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February 25, 2014


Luis Enrique

he also concludes "we" are heading for trouble, without really explaining why "we" should be much bothered by falling (or flat) share prices.

it would also have been nice if, instead of referring to QE money sloshing around, he'd have explained how if macro policy deliberately pushes returns on bonds down, you'd expect returns on other asset classes to fall too - so higher share prices now combined with lower future share price appreciation is a natural thing to expect, rather than some looming disaster.

a small question that occurred to me whilst reading that piece - what do share buy backs do to stock market indices? By analogy, suppose the FTSE100 was one company and the index is its share price, then its market cap depends on number of shares outstanding. Is the FTSE100 index more like a share price or a market cap?

Chris Purnell

As the FTSE hit an all time high 14 years ago surely to reach 'an all time high' in 2014 it would need to be circa 9500? If that is the case then we are far from 'bubble' territory.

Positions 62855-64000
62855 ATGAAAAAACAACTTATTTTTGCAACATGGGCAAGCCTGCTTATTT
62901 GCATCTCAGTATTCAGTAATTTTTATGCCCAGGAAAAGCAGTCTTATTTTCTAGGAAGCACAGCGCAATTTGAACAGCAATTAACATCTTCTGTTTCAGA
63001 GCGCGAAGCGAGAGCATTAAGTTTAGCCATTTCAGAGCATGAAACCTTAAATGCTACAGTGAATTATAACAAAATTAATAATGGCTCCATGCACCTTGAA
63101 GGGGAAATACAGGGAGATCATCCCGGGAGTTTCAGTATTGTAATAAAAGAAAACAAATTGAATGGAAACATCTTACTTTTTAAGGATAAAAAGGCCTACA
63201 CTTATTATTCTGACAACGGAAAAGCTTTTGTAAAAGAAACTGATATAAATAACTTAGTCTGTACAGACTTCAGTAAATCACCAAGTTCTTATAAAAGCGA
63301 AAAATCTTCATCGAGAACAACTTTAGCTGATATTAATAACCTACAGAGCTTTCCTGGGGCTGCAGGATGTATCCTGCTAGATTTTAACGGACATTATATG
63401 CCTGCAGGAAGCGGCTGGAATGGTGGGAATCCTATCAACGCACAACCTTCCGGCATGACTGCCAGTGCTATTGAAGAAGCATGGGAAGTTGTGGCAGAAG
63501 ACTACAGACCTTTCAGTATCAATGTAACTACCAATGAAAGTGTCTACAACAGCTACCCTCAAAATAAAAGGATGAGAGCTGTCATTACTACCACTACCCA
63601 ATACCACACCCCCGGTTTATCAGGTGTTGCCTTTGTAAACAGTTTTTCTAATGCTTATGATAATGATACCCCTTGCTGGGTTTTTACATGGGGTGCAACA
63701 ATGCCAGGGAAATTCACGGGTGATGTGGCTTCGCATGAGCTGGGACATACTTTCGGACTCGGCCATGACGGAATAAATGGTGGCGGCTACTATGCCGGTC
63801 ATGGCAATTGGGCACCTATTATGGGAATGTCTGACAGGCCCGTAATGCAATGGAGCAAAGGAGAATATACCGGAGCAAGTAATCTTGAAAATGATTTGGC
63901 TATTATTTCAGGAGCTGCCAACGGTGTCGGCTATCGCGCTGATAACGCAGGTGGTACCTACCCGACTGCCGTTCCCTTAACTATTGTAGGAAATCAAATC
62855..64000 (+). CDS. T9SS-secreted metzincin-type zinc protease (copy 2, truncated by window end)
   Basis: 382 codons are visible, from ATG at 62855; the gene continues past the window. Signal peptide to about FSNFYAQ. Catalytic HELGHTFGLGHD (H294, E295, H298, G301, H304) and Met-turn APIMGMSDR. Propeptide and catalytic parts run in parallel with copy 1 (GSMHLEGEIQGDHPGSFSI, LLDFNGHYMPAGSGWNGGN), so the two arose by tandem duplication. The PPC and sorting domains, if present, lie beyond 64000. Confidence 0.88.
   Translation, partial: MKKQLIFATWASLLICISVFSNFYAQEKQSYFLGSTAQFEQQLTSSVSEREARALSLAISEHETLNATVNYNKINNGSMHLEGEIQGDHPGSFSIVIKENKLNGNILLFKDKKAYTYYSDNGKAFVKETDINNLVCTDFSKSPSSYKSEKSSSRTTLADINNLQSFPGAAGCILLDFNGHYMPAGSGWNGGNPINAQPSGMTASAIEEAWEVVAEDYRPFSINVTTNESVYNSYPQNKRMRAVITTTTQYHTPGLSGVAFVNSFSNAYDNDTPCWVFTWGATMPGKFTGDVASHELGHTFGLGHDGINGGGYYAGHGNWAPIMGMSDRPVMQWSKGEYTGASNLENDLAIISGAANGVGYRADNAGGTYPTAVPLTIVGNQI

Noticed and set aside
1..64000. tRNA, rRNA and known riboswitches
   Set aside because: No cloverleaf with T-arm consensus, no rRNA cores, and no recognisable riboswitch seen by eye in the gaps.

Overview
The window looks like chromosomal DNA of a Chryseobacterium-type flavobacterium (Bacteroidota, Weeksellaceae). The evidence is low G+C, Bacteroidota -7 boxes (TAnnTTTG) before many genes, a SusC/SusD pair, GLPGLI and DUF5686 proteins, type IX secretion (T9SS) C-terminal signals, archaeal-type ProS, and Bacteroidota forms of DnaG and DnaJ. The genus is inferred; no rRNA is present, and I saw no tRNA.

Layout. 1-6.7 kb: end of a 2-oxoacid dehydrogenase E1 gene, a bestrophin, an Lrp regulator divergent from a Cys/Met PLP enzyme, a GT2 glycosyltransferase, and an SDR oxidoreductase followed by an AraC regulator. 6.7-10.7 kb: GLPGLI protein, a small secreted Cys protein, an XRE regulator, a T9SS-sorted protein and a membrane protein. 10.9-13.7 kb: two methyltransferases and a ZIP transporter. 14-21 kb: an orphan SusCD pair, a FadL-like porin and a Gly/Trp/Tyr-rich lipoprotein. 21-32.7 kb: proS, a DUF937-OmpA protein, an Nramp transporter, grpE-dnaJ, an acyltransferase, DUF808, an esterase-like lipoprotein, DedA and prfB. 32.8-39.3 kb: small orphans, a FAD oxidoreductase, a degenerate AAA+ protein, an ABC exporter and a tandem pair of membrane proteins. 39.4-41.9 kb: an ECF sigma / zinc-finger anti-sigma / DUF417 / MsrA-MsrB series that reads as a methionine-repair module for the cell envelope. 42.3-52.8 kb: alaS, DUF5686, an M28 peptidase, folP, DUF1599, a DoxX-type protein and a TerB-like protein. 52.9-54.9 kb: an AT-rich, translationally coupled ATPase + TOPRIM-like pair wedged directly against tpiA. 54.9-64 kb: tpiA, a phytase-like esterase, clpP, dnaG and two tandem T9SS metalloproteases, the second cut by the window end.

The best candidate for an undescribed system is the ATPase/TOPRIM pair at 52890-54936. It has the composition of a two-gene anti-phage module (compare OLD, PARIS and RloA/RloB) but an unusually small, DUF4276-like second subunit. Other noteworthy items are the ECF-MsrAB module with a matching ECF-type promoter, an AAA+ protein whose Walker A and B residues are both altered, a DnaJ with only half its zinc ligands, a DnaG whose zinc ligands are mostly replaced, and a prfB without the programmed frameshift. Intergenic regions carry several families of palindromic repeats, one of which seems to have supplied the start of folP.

Ralph Musgrave

Chris, You as for “evidence” that the stock market won’t “gain more from better growth than it loses from less loose monetary policy”. My “evidence” is as follows.

Attempts have been made to boost the US and UK economies by the ridiculous QE route: i.e. printing money and buying privately owned assets. That’s bound to raise the price of those assets by more (for a given rise in GDP) than would occur by a more rational method of boosting GDP (e.g. boosting household spending and/or public spending).

Ivan Petkov

Predicting markets is really easy –post factum. All the journalist are doing it.


All said and done you and Ha-Joon are my two favourite economists out there :-) Wish he'd write a blog as though provoking and intellectually stimulating as yours. And wish you'd write a book, something along the lines of "23 ways Marx explains all that is wrong in the world today" :-)


"stock markets are heading for trouble"

Aren't all stock markets (like Arsenal) "heading for trouble". Isn't that the nature of markets? It's just a question of predicting exactly when that's the tricky part. Ha-Joon Chang doesn't give any dates.


Nice graph!


As Worstall points out, his linking of the FTSE (80% non-UK sales) and the S&P (50% non-US sales) with the UK and US economies is also...misleading shall we say.

He is an embarrassment to Cambridge economics.

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